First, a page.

Anthony Butler, Director of Transitions and Community Engagement, University of Baltimore
September 20, 2018
Day of service events are commonplace on University campus. For many, these are traditional events held each year that create space for students to contribute to their community in the spirit of teamwork and collaboration. At their best, they can develop deep and meaningful bonds between institutions and communities. In some cases, however, these events can be come stale, systematic affairs, where participants go through the motions of service without deeply understanding their surroundings or reflecting on their work. Some institutions have eliminated day of service events altogether, opting to invest in more reflective and learning-focused experiences such as service-learning projects and alternative breaks.
Many feel, and rightly so, that these events do not effectively engage students in civic action. University of Baltimore’s signature service event, Community Service Day, is a prime example. An annual tradition, held each April since 2002, Community Service Day is a mainstay at UB. It’s a part of the fabric of campus. Anywhere from 150-200 students, staff, faculty, and alumni participate each year, serving at one of 12-15 sites throughout Baltimore and Baltimore County. Over the years, however, enthusiasm for the event has waned, and assessment data is not encouraging. After Community Service Day 2017, participants were asked to “describe a community problem or issue you noticed related to your service experience and briefly identify a possible solution to that problem.” Of those who completed surveys, 33% did not answer the question. Another 53% supplied an answer that was unclear or incomplete based on the evaluation rubric. Only 13% of those surveyed were able to describe a community issue and suggest a possible solution. We have followed emerging research and trends on day of service events, and considered how Community Service Day fits in to the nationwide call to civic action. Our assessment validated our concerns that this event was no longer meeting the needs of the campus or the community. For Community Service Day to continue, it needed to change.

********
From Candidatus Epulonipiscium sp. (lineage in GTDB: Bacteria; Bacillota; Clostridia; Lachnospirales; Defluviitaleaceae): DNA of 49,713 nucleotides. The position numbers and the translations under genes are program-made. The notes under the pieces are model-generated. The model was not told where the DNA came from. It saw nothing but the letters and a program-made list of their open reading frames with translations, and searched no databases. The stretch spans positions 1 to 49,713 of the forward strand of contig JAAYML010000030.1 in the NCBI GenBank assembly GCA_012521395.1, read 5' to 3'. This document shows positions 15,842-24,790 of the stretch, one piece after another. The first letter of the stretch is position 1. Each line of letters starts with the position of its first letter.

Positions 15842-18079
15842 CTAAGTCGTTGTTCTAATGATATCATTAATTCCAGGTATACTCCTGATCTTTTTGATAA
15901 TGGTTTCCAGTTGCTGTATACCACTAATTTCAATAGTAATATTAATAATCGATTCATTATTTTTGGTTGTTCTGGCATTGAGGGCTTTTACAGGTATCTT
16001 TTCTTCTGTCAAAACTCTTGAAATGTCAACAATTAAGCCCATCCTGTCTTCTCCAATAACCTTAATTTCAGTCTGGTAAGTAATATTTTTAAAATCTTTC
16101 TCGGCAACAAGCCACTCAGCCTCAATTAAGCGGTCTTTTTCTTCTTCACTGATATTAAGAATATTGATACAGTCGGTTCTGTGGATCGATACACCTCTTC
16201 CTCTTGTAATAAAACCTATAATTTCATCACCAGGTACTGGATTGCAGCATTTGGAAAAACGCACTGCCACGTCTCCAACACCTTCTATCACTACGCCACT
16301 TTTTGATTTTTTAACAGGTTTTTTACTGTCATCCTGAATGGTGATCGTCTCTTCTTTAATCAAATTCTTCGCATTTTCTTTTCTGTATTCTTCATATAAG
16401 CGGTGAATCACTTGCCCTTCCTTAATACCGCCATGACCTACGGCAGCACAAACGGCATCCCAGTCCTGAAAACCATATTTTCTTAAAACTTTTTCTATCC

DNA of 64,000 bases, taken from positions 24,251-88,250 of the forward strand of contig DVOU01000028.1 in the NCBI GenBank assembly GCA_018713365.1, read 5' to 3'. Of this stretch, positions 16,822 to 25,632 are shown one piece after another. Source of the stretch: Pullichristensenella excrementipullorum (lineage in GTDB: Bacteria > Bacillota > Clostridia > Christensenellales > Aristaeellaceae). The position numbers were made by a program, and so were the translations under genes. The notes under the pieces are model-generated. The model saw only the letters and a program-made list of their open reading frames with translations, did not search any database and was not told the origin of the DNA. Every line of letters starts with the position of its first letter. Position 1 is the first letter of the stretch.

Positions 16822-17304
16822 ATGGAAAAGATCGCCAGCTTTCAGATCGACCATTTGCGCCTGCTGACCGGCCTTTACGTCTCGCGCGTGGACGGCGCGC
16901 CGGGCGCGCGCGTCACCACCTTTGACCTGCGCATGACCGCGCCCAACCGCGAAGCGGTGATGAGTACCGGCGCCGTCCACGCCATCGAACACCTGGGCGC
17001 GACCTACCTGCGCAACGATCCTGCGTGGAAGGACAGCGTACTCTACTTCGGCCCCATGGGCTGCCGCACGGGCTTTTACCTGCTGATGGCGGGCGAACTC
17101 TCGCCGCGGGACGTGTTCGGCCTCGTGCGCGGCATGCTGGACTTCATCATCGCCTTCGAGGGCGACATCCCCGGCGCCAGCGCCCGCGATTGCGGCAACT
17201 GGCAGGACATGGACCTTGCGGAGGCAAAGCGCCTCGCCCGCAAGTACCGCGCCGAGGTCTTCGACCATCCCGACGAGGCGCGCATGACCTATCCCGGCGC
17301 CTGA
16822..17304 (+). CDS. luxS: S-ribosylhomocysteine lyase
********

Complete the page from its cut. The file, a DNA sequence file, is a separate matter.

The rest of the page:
The assessment data was clear: Participants did not value the service they performed, or understand the communities with which they worked. We needed to root this event in reflective practices, develop a greater sense of purpose, and build a stronger relationship between participants and communities. We addressed this in three ways:
While overall participation in Community Service Day continues to be a challenge, these changes did make a significant impact in our assessment of the 2018 event. Once again, we asked participants to “describe a community problem or issue you noticed related to your service experience and briefly identify a possible solution to that problem.” This time, 38% of respondents were able to adequately answer that question based on our rubric. While this was more than twice the 2017 number, we are looking at additional improvements for his event. We are looking at ways to replicate our success with more academically based sites (for example, an environmental science professor leads a group to the Jones Falls to explore the local ecology while cleaning up trash and waste throughout the area). We are reaching out to classes and student groups to develop a coalition of committed participants. We are continuing to build partnerships with sites to ensure the experience is meaningful for them and results in greater levels of participant engagement. We envision a signature program that represents the university’s commitment to community, and nurtures students’ passion for civic action.
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